Born Aug. 20, 1931, in a farmhouse outside of Green Village, Pa., Jayne was the 10th of 11 children born to Edson and Daisy (Warren) Kyner. Jayne was the last surviving member of the family, having been predeceased by her parents and her sisters, Lydia, Euphemia and Margaret, as well as her brothers, William, Robert, John, Clark, Gilman, Thomas, and her twin brother, James.
Growing up during the depression, Jayne learned to work hard to help her family survive lean years, all while attending a one-room schoolhouse in Green Village three miles away. Upon graduating in 8th grade, Jayne continued her education and graduated from Chambersburg High School in 1949. During that time – after the death of her sister, Lydia – Jayne and her mother raised Lydia’s two sons, Peter and George.
She continued to help raise her nephews upon graduation from high school, and still found time to work 40 hours a week while attending Shippensburg State College. In 1953, she became the only member of her family to graduate from college, earning a Bachelor of Arts degree in business. It was one of her proudest moments. Years later, she would laugh while telling the story of how – despite a nearly pathological fear of water – she managed to pass a swimming class that she needed in order to earn her degree. She would say it was the last time she would jump into the deep end.
Upon graduation from college, she began working for the Department of Conservation and Natural Resources at Caledonia State Park in Pennsylvania. It was there, after finding herself locked in the bathroom and unable to get out, that she would meet her future husband when he climbed through a window to rescue her.
Jayne and Gordon “Lucky” Luckenbaugh would marry on Dec. 22, 1957, at St. John’s Lutheran Church in Green Village, and later, when “Lucky” enrolled at Penn State University, she would help put him through school by working as a waitress. Also during those years, in January of 1959, she gave birth to her son, Greg.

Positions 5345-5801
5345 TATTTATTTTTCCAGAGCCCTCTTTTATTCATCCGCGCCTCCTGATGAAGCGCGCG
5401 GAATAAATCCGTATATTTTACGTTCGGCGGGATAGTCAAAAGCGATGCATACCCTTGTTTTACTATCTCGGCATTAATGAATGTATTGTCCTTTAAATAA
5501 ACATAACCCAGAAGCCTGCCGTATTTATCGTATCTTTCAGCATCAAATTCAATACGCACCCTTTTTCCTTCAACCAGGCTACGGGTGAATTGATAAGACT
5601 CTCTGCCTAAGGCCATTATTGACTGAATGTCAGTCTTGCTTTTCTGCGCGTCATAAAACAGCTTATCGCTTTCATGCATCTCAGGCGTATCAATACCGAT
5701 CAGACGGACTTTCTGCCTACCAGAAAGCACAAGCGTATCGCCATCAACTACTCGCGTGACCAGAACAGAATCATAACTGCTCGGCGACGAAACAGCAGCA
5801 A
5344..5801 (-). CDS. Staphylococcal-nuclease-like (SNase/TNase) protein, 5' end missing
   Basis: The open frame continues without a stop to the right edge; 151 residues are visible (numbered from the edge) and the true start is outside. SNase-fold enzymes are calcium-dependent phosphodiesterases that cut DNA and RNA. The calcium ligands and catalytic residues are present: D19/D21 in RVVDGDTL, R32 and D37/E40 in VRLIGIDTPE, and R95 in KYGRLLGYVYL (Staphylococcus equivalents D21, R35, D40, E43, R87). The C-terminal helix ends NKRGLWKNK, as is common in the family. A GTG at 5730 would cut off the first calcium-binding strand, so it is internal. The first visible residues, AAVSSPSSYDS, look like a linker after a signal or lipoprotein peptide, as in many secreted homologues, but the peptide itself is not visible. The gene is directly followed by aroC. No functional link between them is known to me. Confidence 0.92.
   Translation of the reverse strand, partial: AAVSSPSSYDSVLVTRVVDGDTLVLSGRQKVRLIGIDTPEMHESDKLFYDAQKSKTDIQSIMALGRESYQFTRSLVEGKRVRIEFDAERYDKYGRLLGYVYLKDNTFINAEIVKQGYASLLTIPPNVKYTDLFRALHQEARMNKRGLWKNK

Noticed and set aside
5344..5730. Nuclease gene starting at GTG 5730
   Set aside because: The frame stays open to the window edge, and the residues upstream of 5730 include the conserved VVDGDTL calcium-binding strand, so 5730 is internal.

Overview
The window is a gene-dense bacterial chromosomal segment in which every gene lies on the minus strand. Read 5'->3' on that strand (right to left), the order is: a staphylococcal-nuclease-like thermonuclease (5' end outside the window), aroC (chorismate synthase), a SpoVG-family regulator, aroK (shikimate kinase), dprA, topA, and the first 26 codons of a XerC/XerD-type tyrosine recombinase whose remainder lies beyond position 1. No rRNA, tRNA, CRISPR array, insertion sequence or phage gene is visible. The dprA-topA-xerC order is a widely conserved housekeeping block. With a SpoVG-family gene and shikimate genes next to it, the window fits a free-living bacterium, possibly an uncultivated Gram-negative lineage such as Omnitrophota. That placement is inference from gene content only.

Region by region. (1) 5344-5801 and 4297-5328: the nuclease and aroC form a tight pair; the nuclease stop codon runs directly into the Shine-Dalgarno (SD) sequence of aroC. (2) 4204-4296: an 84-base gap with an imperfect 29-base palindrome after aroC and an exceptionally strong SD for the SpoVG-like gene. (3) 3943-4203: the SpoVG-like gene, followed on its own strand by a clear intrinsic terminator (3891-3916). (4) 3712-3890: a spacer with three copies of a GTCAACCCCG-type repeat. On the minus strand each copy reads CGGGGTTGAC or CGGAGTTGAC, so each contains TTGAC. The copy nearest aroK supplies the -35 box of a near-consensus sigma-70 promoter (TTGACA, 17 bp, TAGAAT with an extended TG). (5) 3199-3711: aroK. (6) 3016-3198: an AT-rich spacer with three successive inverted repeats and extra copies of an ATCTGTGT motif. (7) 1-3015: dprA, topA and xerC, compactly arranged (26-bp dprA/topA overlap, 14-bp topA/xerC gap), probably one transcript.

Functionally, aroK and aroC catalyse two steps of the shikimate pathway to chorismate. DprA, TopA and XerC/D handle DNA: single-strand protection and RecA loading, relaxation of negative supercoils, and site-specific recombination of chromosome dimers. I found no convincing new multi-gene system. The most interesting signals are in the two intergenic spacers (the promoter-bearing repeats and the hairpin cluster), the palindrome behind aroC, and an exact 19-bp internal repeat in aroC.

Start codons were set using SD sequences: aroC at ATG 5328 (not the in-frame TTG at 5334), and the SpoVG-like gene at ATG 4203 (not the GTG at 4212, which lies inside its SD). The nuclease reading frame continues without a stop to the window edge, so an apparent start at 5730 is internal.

When “Lucky” was hired as a game warden at Edgewood Arsenal in Maryland, Jayne put her business skills to work as a secretary involved in what was at the time at top-secret government study. Only after congressional hearings in the 1970s exposed that the U.S. Military had been conducted studies involving LSD and its effects on servicemen would Jayne share what she had been privy too.
During her time at Edgewood, in September of 1965, Jayne gave birth to her daughter, Susan. Shortly thereafter, when “Lucky” took a job with the United States Forest Service in the Hoosier National Forest in Tell City, Indiana, Jayne had the opportunity to use her knowledge in the classroom, becoming a high school business teacher at Perry Central High School. From 1967 to 1973, Jayne was a beloved teacher whose students always remembered one of her favorite quotes: “I kid you not; the time you’ve wasted can never be regained.”
Jayne tried to live her life according to that motto, and when “Lucky” was transferred one last time – this time to Green Mountain National Forest in Vermont – she quickly found employment with the Granville Central School District. From 1974 until her retirement in 1998, she used her typing, shorthand and business skills to serve as the administrative assistant for several district superintendents at Granville.
Upon retirement, Jayne devoted herself to caring for her children – even though they were already grown adults – as well as her granddaughter, Amy, whom she tirelessly spoiled rotten. Even into her 80s, she continued to fill their homes and hearts with her infectious laughter, which will now be greatly missed.
Jayne is survived by her son, Greg, and his wife, Sharon, of Queensbury, her granddaughter, Amy, of Ann Arbor, Michigan, and her daughter, Susan, of Ballston Spa.
There will be no calling hours. Interment and a graveside service will be conducted on Saturday, Nov. 16, at 11 a.m. at the Mettowee Valley Cemetery in Granville.